The Search for a Snapshot

As a rule of thumb, all of your social media sites, blog sites and anything else with a personal profile should have the same photo of you and, if an option, the same picture for the banner space. This way, when people click to any site you are on, they will immediately have a general understanding of what to expect, reducing confusion.

How do you go about finding this one, perfect image?

The easiest route is to hire a photographer to take headshots for you. Instead of searching online, however, your best bet is to ask around your network, especially those that have pictures you like. Typically, they’ll have a go to photographer that potentially costs less than the competition. Once the appointment is scheduled, the photographer will give you a rundown of what you need to bring and what to expect. They’ll also feel out what you’re hoping to get from the shoot. Expect to bring a few outfit changes and have your hair done in a way you like.

The Stock Photo

Beyond a signature look, your blogs and other posts will do much better if there’s a visual story attached to them. Unless you have a professional photographer that takes shots specifically for your company, the best way you can do this is through the use of stock photography. Online, for free or for purchase, are innumerable amounts of photos just waiting to be used. Unfortunately, many companies misuse these photos, resulting in a very awkward or even legally detrimental situation. To avoid this, here’s what you need to keep in mind.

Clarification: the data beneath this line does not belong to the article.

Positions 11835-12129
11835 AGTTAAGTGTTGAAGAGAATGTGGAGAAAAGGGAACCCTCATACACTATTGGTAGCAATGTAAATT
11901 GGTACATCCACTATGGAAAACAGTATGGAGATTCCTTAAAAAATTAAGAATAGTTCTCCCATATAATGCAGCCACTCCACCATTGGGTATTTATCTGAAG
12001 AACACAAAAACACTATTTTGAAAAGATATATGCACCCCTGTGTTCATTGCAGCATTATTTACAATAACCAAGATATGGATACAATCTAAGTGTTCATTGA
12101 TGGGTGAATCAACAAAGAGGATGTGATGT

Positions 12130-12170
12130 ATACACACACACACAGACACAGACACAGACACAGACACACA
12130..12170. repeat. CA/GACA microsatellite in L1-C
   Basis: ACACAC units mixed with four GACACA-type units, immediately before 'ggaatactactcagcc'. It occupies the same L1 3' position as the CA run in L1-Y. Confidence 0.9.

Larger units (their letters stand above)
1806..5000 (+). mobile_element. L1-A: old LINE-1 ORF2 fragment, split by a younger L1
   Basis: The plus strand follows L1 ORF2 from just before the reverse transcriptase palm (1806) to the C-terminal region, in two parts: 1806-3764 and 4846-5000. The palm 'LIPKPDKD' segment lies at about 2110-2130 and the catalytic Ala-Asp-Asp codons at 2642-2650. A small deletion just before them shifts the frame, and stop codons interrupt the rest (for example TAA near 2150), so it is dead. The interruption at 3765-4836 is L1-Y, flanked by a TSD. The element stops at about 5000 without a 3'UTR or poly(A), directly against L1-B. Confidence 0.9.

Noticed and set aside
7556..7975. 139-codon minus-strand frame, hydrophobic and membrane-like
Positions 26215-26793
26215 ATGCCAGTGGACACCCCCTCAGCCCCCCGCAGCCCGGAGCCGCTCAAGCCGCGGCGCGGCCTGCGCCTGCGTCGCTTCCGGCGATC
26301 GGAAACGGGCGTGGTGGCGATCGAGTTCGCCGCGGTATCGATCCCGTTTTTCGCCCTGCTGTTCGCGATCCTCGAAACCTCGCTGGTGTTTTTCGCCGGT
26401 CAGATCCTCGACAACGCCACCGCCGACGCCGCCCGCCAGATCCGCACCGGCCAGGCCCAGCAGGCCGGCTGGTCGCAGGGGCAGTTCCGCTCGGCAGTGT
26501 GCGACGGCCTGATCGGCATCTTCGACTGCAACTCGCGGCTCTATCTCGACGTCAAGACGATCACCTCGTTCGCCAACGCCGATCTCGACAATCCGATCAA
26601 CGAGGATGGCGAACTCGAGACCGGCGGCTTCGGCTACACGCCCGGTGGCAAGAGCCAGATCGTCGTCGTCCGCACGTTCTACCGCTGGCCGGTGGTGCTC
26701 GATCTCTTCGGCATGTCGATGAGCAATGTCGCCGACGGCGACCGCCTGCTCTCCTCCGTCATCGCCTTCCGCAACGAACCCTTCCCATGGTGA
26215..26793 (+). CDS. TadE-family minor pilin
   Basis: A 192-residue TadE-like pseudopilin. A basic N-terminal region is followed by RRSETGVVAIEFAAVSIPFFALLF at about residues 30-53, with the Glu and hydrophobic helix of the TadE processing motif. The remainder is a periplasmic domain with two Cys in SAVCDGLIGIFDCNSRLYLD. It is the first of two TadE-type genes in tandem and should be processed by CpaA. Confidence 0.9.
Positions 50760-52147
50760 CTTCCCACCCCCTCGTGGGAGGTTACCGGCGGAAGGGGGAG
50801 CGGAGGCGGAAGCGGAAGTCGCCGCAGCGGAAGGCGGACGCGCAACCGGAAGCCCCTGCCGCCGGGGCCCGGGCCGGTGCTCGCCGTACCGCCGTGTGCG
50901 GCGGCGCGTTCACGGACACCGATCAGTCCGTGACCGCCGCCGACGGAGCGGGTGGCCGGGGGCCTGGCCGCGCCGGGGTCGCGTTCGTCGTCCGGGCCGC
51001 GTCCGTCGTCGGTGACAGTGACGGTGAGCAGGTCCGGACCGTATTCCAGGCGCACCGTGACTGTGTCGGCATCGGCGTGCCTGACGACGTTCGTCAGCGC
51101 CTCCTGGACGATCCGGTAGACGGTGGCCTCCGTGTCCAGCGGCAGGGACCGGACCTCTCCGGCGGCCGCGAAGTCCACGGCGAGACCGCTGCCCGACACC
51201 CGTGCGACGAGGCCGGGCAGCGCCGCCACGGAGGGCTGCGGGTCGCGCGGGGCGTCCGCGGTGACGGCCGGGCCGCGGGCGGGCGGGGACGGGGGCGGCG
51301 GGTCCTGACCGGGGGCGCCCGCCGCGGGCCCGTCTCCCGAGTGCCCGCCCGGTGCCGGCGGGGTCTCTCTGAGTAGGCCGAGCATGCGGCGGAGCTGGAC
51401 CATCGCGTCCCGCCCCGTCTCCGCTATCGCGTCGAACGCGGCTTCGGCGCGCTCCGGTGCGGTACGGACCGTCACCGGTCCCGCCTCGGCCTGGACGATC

DO pick images that are directly related to the content. This can be as straightforward or as subtle as you want. For instance, you can write an article about leadership and either choose a photo of a CEO giving orders or an image of ducklings following their mother.

Don’t assume the audience will relate to a photo. The safest route is to go with an image you have no doubt the audience will understand. If you’re writing an article about job hunting, it’s best to avoid any stock photos of newspaper classifieds.

Do modify the pictures. Just because you’ve found a great addition to your article doesn’t mean you have to keep it exactly the same. Feel free to play around with adding text to otherwise clarify and enhance its usefulness. You can even crop out bits you don’t want to use. Just be sure to check the creative license of the photos you’re using since they might have very specific rules on what can or cannot be altered.

Don’t use just stock – not for your personal accounts (unless you’re using an image with text over it to emphasize a thought or quote). Remember, people are more interested in seeing your photos to get to know you in a more personal level.  Variety is the spice of life and with apps such as Instagram, you, too, can become a decent photographer. Take some time out of your day to practice snapping photos of things you plan on using in the future.

Do optimize images with text. When you go to add an image, sites will typically come with areas for you to attach phrases or keywords to the picture. This then helps its chances of appearing during image searches thereby increasing the likelihood of new people stumbling upon your site.

The Final Results

The thousand words a picture is worth is solely based on the story you choose to tell. In business, this means remaining as concise and focused as possible across all mediums. From a unified social image to adding visual storytelling to blog posts, your brand can become so much more with something as simple as showing the world you understand how to make connections on varying levels.

Take a look at our Recommended Sites to see what free and for fee photo sites and tools we recommend.